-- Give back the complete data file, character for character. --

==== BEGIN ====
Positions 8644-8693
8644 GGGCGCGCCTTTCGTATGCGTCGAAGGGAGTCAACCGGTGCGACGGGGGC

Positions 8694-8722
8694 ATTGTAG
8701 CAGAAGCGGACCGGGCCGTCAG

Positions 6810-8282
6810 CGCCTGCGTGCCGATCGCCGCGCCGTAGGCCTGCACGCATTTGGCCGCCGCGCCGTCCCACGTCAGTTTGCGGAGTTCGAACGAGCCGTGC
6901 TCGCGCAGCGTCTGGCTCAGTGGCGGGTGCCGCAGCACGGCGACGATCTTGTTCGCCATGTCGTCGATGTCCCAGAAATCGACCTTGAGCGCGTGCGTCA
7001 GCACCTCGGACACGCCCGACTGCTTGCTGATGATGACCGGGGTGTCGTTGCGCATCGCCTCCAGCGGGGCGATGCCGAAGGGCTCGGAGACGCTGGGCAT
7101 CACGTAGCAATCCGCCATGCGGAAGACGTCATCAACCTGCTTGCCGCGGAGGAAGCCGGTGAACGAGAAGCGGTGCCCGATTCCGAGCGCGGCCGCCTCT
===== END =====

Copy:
Positions 8644-8693
8644 GGGCGCGCCTTTCGTATGCGTCGAAGGGAGTCAACCGGTGCGACGGGGGC

Positions 8694-8722
8694 ATTGTAG
8701 CAGAAGCGGACCGGGCCGTCAG

Positions 6810-8282
6810 CGCCTGCGTGCCGATCGCCGCGCCGTAGGCCTGCACGCATTTGGCCGCCGCGCCGTCCCACGTCAGTTTGCGGAGTTCGAACGAGCCGTGC
6901 TCGCGCAGCGTCTGGCTCAGTGGCGGGTGCCGCAGCACGGCGACGATCTTGTTCGCCATGTCGTCGATGTCCCAGAAATCGACCTTGAGCGCGTGCGTCA
7001 GCACCTCGGACACGCCCGACTGCTTGCTGATGATGACCGGGGTGTCGTTGCGCATCGCCTCCAGCGGGGCGATGCCGAAGGGCTCGGAGACGCTGGGCAT
7101 CACGTAGCAATCCGCCATGCGGAAGACGTCATCAACCTGCTTGCCGCGGAGGAAGCCGGTGAACGAGAAGCGGTGCCCGATTCCGAGCGCGGCCGCCTCT